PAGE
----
Signs Of The Times Buried In Holiday Trash Heaps
Now that presents have been opened, it's time for another tradition of the holiday season: bags upon bags of trash. One garbage collector in north Idaho says he sees reflections of the economy in this year’s haul.
At the transfer station in Shoshone County, Idaho, signs of the holidays are all around Vince Peterson.
“Mostly the amount of cardboard, plastic," he says. "Wrapping paper goes wild.”
The EPA estimates Americans throw away roughly 5 million tons of trash between Thanksgiving and New Year's – a 25 percent increase over the rest of the year. Occasionally that includes items trashed unintentionally.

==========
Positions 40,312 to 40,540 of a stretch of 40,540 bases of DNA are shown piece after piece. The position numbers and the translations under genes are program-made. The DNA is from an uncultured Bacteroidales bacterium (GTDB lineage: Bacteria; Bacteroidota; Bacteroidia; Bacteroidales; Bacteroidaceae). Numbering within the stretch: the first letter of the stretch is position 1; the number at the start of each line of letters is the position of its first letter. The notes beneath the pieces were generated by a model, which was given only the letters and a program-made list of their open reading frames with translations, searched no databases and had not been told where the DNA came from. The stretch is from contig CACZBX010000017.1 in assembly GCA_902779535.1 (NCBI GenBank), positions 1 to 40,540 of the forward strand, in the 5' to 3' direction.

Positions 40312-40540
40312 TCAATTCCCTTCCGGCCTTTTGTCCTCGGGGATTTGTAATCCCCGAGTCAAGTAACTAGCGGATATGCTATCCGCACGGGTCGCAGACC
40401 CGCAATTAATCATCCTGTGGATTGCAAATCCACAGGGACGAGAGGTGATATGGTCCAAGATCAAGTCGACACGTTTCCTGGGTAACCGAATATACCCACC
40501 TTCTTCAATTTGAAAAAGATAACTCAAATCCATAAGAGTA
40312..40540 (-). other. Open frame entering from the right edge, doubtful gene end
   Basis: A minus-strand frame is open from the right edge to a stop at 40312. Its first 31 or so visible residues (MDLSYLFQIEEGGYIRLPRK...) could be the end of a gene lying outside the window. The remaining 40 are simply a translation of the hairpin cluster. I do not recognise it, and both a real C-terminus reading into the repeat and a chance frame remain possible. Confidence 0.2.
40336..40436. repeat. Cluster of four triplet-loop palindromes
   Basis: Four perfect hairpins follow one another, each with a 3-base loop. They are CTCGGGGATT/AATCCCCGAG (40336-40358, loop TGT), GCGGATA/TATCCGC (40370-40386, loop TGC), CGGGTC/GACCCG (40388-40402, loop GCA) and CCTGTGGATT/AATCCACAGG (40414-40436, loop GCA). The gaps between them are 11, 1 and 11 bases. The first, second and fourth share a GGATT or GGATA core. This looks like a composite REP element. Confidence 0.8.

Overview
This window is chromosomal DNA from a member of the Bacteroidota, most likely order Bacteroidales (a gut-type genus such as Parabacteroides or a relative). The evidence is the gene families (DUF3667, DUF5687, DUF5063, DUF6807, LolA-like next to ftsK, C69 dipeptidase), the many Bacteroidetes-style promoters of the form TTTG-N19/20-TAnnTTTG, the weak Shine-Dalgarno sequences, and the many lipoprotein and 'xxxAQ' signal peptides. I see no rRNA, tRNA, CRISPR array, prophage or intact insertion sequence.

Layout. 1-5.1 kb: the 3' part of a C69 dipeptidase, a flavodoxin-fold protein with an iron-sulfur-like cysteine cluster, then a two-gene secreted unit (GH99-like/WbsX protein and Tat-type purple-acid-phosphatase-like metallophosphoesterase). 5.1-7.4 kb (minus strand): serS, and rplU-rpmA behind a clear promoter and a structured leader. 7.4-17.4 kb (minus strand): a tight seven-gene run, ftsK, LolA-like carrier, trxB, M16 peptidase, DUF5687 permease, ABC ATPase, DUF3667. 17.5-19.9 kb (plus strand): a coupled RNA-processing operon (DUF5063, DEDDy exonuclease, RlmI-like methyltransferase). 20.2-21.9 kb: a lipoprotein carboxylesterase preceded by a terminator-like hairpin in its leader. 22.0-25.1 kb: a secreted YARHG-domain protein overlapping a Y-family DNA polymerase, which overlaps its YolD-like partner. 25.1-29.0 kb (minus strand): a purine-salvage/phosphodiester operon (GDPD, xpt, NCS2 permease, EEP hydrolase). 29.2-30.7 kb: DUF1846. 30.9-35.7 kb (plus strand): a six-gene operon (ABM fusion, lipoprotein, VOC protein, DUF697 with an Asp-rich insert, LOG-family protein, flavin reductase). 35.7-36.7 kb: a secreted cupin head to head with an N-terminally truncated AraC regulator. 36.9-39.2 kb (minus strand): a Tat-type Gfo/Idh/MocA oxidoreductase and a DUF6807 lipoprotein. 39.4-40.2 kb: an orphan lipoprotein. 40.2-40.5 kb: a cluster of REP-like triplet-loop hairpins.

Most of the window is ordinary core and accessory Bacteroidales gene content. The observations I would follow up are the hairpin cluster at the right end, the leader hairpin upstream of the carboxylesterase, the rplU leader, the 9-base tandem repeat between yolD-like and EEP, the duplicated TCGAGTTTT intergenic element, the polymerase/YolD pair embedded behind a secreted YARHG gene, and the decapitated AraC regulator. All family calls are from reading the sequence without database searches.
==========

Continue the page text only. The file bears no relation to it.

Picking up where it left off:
“We have found wrapped Christmas presents and people will come back looking for them: ‘Oh, my train set, my kid's train set's gone!’”
Certain signs of the times also show up in the trash heaps. For example, a lot fewer real Christmas trees.
“We find now everyone's going to those artificial trees,” Peterson says.
In fact, overall garbage collection is down from last year in Shoshone County. Peterson says it's not because of recycling. This county is home to one of the highest unemployment rates in Idaho.
“You know you can really tell when the economy is good and everybody's making money, boy the garbage is – lots of it," he says. "It makes a big difference.”
Still, some people are in a spending mood. Peterson furnished his enter transfer station office with still-good discarded items.
Marketplace - “Tracking the economy and GDP through trash”